Understanding the 5 Kleshas May Unlock The Key To Your Suffering

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Are there mental obstacles or unhelpful habits that hold you back in your everyday life? Do you find yourself clutching to pleasure and dodging anything painful?  Taking a look at the kleshas might provide you with insight to move beyond these afflictions and reduce suffering.

In this article, we will look at:

  • Where the kleshas come from
  • What the five kleshas are
  • Differences between spiritual traditions
  • How yoga can be helpful
a path through a field splitting into two paths


If you’re looking for a definition of the word kleshas,  kleśāḥ, kleśa, or क्लेश you’ll likely find translations such as:

  • Pain/painful
  • Affliction
  • Distress
  • Obstacle
  • Anguish
  • Poison
  • Defilements
  • Negative emotions/mental state
a man holds his head in his hands and looks like he's suffering at sunset

What are the kleshas?

The kleshas are mental afflictions. Afflictions are things that cause us pain, suffering, torment, and misery.  These afflictions of the mind take us away from present moment awareness and remind us that we are often responsible for making our lives harder than they need to be.

There is a famous quote “unlike pain, suffering is optional”.  This “suffering” is different from the pain of injury or illness, and although the manifestations of suffering can still be physical the kleshas relate to spiritual suffering.

The kleshas provide a ripe environment for samskaras to thrive and are like poison within us. They contribute to negative thought patterns and unhelpful behaviors. They shape how we move through life and according to the yogis, they affect karma and therefore the cycle of rebirth. 

There are different interpretations of the kleshas depending on the spiritual tradition. But ultimately, all agree that the kleshas are impediments to spiritual progress and obstruct the path to enlightenment. They are something to be witnessed, studied, and overcome but they are ultimately part of being human.

“We are born with Kleshas.  And the only way to overcome them is through right knowledge.” 

Dr. Jayadeva Yogendra
a woman suffers and holds her head in her hands

Patanjali’s Yoga Sutra and the Five Kleshas

In the second pada of Patanjali’s Yoga Sutra, we find five kleshas. He says they must be addressed and let go of. So, what are they?

“These obstacles- the causes of man’s sufferings- are ignorance, egoism, attachment, aversion, and the desire to cling to life.”

– Yoga Sutra II.3 Swami Prabhavananda and Christopher Isherwood translation.

The First Klesha: Avidya, Or Ignorance

“Ignorance is the notion that takes the self, which is joyful, pure, and eternal, to be the nonself, which is painful, unclean, and temporary.”

– Yoga Sutra II.5 Edwin Bryant translation.
  • Vidya means knowledge.  Adding the prefix gives us ignorance.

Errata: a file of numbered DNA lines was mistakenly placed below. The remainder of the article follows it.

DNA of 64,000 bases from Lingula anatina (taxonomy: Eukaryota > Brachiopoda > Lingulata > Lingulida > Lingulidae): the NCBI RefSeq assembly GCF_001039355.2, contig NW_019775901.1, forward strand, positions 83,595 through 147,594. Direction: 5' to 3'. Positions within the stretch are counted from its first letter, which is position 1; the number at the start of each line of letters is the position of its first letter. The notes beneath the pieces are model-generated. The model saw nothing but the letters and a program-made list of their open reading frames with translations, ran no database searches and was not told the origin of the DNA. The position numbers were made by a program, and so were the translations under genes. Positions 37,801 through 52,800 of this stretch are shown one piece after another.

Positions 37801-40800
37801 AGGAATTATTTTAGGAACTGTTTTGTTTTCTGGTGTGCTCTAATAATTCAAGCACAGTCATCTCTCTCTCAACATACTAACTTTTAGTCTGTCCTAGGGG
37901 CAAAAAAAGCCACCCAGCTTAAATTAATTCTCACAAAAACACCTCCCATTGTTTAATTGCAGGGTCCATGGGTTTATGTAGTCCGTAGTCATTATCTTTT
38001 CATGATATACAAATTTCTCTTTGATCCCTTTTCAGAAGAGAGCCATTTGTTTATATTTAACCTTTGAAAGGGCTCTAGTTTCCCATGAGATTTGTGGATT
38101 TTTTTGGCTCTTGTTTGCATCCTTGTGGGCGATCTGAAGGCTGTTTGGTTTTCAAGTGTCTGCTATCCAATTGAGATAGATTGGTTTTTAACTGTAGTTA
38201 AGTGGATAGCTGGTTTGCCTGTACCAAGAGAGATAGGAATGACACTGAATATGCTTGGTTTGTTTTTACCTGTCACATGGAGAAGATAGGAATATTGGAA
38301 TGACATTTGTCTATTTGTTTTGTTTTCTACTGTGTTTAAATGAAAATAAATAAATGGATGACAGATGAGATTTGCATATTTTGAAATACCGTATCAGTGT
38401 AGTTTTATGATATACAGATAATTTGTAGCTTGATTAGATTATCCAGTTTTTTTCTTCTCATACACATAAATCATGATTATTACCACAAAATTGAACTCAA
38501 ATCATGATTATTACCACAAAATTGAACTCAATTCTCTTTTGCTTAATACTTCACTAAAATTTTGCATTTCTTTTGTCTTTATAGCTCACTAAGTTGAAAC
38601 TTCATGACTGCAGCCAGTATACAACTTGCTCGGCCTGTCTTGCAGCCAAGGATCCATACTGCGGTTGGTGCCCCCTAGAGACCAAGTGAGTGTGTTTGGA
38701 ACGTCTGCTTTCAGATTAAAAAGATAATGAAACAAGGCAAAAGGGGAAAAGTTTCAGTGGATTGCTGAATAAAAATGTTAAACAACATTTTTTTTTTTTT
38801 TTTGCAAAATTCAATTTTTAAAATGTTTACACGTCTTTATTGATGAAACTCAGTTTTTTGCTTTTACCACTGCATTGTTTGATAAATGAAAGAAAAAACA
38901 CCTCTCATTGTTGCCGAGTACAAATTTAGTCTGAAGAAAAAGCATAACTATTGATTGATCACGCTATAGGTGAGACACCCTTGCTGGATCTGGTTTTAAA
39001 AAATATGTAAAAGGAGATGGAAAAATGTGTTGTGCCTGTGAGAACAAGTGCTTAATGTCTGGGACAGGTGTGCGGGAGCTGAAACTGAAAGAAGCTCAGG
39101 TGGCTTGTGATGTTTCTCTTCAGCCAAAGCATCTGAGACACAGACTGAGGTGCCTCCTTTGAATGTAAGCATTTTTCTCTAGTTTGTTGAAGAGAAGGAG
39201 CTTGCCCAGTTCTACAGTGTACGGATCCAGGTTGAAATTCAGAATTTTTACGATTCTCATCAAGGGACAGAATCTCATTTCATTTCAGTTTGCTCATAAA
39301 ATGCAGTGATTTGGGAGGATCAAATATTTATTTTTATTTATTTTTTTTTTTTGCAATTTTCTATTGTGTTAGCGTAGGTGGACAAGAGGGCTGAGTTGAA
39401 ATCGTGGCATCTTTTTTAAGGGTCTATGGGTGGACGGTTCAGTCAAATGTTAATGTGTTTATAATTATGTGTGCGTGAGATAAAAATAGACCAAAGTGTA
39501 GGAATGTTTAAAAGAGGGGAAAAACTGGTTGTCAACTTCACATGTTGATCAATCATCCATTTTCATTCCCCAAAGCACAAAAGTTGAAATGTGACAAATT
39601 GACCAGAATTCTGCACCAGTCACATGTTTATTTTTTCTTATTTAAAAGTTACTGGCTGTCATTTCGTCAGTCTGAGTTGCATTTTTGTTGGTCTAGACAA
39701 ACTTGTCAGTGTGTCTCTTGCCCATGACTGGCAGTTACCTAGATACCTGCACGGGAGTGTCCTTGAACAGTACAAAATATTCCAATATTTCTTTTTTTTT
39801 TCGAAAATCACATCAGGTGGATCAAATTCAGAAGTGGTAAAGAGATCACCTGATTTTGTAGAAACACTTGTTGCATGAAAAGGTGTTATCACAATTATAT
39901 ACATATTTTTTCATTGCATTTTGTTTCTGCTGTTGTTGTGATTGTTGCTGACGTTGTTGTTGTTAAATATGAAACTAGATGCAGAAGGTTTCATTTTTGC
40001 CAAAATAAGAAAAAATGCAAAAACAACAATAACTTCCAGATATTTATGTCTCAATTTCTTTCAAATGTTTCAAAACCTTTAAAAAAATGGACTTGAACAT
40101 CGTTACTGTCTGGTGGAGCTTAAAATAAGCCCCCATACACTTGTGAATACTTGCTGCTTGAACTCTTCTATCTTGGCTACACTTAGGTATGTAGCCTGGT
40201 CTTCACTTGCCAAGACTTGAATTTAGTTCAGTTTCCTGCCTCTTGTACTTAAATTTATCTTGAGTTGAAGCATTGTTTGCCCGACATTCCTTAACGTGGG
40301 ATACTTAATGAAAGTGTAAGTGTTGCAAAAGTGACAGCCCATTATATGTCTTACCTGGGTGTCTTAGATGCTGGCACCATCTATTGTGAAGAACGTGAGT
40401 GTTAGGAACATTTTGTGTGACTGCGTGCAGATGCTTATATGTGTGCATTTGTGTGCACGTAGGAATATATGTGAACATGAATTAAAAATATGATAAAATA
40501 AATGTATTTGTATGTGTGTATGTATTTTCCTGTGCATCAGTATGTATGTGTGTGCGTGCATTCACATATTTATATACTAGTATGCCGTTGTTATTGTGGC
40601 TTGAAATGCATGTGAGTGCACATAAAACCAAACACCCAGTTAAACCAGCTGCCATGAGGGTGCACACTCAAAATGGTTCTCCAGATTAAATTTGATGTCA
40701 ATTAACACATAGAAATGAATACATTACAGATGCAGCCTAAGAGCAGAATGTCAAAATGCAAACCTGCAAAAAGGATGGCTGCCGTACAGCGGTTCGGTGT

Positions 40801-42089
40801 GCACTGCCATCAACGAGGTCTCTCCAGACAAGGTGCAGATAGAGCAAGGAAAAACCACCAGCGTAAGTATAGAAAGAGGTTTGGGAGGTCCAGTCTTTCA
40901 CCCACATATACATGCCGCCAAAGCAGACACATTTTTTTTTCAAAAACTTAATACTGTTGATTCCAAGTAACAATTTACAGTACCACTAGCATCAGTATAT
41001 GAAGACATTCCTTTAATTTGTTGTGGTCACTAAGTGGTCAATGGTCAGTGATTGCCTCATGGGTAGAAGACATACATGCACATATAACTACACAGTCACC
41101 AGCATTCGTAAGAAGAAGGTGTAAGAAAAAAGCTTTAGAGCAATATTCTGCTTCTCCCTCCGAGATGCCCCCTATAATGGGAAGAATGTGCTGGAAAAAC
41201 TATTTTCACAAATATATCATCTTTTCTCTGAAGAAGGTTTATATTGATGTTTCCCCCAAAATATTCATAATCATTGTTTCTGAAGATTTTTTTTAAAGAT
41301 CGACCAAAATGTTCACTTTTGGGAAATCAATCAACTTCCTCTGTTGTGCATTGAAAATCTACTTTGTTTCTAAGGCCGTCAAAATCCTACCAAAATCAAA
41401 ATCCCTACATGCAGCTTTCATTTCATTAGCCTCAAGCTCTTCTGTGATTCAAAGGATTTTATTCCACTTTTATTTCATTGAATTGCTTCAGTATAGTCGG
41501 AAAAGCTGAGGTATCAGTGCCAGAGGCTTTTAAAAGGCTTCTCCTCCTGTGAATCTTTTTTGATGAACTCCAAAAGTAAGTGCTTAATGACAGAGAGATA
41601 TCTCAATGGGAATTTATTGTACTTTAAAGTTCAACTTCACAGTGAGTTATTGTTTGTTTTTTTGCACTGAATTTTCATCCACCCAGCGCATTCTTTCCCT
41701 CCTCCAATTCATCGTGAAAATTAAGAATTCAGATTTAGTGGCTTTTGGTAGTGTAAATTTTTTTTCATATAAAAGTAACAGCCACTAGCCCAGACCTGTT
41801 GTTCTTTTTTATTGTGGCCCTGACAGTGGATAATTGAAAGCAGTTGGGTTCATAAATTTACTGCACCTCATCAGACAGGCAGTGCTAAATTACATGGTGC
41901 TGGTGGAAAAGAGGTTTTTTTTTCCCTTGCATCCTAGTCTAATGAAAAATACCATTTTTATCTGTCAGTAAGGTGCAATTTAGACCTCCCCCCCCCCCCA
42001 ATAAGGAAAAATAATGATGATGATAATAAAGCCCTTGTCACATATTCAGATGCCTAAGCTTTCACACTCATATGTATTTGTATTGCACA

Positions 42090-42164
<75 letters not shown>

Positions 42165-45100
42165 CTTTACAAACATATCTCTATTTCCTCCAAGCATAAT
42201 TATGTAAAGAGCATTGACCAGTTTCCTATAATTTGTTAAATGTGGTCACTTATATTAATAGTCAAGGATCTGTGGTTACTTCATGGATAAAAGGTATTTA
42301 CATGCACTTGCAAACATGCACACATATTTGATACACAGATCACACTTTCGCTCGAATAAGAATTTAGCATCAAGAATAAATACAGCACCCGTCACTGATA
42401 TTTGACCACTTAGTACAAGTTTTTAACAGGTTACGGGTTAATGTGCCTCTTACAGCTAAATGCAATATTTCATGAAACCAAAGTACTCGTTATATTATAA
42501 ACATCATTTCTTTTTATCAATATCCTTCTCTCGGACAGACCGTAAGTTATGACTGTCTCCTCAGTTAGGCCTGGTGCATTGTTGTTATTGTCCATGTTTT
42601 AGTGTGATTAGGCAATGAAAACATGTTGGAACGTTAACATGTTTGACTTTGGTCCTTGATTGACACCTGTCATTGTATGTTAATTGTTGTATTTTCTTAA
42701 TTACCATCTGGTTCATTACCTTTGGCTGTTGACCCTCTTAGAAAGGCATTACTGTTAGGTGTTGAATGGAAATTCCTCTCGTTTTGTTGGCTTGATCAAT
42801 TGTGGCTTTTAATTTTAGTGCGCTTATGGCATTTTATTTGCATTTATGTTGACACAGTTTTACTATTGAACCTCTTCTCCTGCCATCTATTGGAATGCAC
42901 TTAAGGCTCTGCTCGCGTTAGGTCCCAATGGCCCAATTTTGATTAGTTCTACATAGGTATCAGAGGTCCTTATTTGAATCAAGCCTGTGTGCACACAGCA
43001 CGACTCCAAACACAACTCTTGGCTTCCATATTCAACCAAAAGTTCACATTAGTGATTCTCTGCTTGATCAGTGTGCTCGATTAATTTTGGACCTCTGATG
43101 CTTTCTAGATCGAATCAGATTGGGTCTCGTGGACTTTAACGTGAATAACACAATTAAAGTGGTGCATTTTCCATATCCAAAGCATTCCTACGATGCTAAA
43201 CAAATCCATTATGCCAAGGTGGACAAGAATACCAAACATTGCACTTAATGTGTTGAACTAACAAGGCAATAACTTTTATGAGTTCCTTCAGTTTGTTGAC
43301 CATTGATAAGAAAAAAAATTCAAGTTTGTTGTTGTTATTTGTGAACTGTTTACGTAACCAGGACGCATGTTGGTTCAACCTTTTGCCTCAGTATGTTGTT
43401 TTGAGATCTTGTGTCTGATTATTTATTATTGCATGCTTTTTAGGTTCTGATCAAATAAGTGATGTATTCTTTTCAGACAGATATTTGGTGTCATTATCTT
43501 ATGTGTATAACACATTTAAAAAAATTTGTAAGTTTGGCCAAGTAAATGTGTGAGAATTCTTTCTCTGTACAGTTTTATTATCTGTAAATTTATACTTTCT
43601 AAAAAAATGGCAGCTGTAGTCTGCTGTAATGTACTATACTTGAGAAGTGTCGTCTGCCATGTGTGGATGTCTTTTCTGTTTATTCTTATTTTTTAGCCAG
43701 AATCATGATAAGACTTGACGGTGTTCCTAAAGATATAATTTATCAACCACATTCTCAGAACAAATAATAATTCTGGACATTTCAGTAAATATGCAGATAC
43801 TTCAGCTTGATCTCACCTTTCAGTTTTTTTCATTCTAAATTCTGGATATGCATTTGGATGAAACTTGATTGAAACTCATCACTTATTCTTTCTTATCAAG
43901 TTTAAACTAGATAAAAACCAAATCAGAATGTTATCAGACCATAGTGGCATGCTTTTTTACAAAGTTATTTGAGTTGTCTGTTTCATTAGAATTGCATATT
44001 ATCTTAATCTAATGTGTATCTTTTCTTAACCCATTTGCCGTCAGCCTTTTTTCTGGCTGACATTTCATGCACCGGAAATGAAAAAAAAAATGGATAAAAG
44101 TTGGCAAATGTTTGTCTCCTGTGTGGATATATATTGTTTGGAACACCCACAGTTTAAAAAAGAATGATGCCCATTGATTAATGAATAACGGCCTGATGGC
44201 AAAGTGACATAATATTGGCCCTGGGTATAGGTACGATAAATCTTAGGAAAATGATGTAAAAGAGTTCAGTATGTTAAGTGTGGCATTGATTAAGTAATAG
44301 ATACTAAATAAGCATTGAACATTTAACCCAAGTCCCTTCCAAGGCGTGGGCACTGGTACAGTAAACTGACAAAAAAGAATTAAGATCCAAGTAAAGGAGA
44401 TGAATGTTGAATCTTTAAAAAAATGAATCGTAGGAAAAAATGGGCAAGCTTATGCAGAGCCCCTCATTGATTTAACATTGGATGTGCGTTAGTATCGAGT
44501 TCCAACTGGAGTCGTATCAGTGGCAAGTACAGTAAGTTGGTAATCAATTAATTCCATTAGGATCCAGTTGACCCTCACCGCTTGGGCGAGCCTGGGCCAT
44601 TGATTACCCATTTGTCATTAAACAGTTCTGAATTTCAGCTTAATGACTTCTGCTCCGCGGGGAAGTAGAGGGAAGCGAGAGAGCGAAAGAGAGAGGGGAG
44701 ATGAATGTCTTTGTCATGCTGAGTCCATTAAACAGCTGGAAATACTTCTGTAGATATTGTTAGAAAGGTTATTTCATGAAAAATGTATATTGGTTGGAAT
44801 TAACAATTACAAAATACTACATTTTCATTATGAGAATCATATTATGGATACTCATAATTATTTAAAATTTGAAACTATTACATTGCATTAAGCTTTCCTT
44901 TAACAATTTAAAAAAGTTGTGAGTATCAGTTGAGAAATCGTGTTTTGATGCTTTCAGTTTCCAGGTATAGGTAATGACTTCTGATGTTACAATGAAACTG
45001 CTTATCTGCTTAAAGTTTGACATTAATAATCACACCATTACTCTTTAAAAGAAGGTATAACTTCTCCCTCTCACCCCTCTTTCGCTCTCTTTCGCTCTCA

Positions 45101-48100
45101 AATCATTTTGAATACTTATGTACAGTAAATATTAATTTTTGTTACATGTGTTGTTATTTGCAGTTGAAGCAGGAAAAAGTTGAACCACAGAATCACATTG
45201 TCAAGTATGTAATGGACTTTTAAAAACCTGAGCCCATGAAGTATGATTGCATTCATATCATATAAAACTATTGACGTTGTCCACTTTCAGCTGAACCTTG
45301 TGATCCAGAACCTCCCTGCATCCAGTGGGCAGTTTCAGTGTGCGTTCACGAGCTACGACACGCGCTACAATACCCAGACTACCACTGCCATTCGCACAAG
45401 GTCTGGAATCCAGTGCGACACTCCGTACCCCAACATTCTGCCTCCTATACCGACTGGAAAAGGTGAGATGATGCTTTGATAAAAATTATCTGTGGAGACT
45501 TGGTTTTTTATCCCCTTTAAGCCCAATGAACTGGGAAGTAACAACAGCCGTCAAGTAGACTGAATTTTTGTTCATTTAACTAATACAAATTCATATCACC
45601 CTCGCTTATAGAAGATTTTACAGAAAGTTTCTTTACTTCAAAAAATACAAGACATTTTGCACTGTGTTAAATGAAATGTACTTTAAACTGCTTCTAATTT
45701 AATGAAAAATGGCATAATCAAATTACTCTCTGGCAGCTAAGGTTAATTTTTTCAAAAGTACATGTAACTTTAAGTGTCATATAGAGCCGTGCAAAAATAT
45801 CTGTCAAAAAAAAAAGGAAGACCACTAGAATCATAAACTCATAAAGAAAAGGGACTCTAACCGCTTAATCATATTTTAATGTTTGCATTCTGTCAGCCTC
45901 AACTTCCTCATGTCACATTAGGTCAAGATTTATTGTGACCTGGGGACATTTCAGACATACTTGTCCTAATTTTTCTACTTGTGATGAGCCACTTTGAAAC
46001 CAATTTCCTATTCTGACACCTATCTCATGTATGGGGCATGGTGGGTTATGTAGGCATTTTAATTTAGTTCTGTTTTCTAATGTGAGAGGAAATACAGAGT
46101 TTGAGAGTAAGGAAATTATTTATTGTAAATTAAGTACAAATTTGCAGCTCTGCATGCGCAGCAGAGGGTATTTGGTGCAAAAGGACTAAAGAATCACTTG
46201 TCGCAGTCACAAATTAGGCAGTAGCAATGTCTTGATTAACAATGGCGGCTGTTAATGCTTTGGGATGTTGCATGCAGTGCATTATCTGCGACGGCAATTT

Avidya is not your ordinary ignorance, it is spiritual ignorance that clouds our perception.   It is the misidentification of who we really are, the over-identification of the senses, the misunderstanding of what reality truly is, and ignorance of or lack of engagement with our true nature.

Richard Rosen in his book “Yoga FAQ” says that:

Avidya “is the broadly mistaken belief we all have that our self is something other than what it actually is….Are we all simply born with the avidya program preinstalled in our being, just like Apple preinstalled some programs on my iPad that I don’t want but can’t get rid of? Apparently so according to Patanjali.”

Avidya is the root of all other kleshas.

a wheel diagram of the five kleshas

The Second Klesha: Asmita, Or Egoism

“Ego is [to consider] the nature of the seer and the nature of the instrumental power of seeing to be the same thing.” Yoga Sutra II.6 Bryant translation.

  • Ego

Asmita, the second klesha is our sense of “I-am-ness”.  Unlike the interpretation of ego as “holding oneself in high esteem”, asmita is how we view ourselves in relation to others. 

Do you identify yourself through your work, body, relationships, and achievements? Enter asmita!  Our self-image and intellect are a distraction from our true nature and along with our powerlessness over impermanence, we encounter further suffering.

The Third Klesha: Raga, Or Attachment

“Attachment is that which dwells upon pleasure.”

– Yoga Sutra II.7 Swami Prabhavananda and Christopher Isherwood translation.
  • Attachment

Too much of a good thing?  Raga is our attachment to pleasure.  Literally “to be colored”, it is the desire for gratification and the feelings that come along with it.  The basis of raga is the ceaseless seeking of pleasure and clinging to gratification.

If we are unable to embrace the impermanence of pleasure and enjoy it fully in the present moment, then this causes suffering.   A good question to ask in the face of raga is do I really want or need the thing that I am craving? Or is the attachment there for some other seeming purpose?

Raga and its attachment to pleasures take us out of appreciation!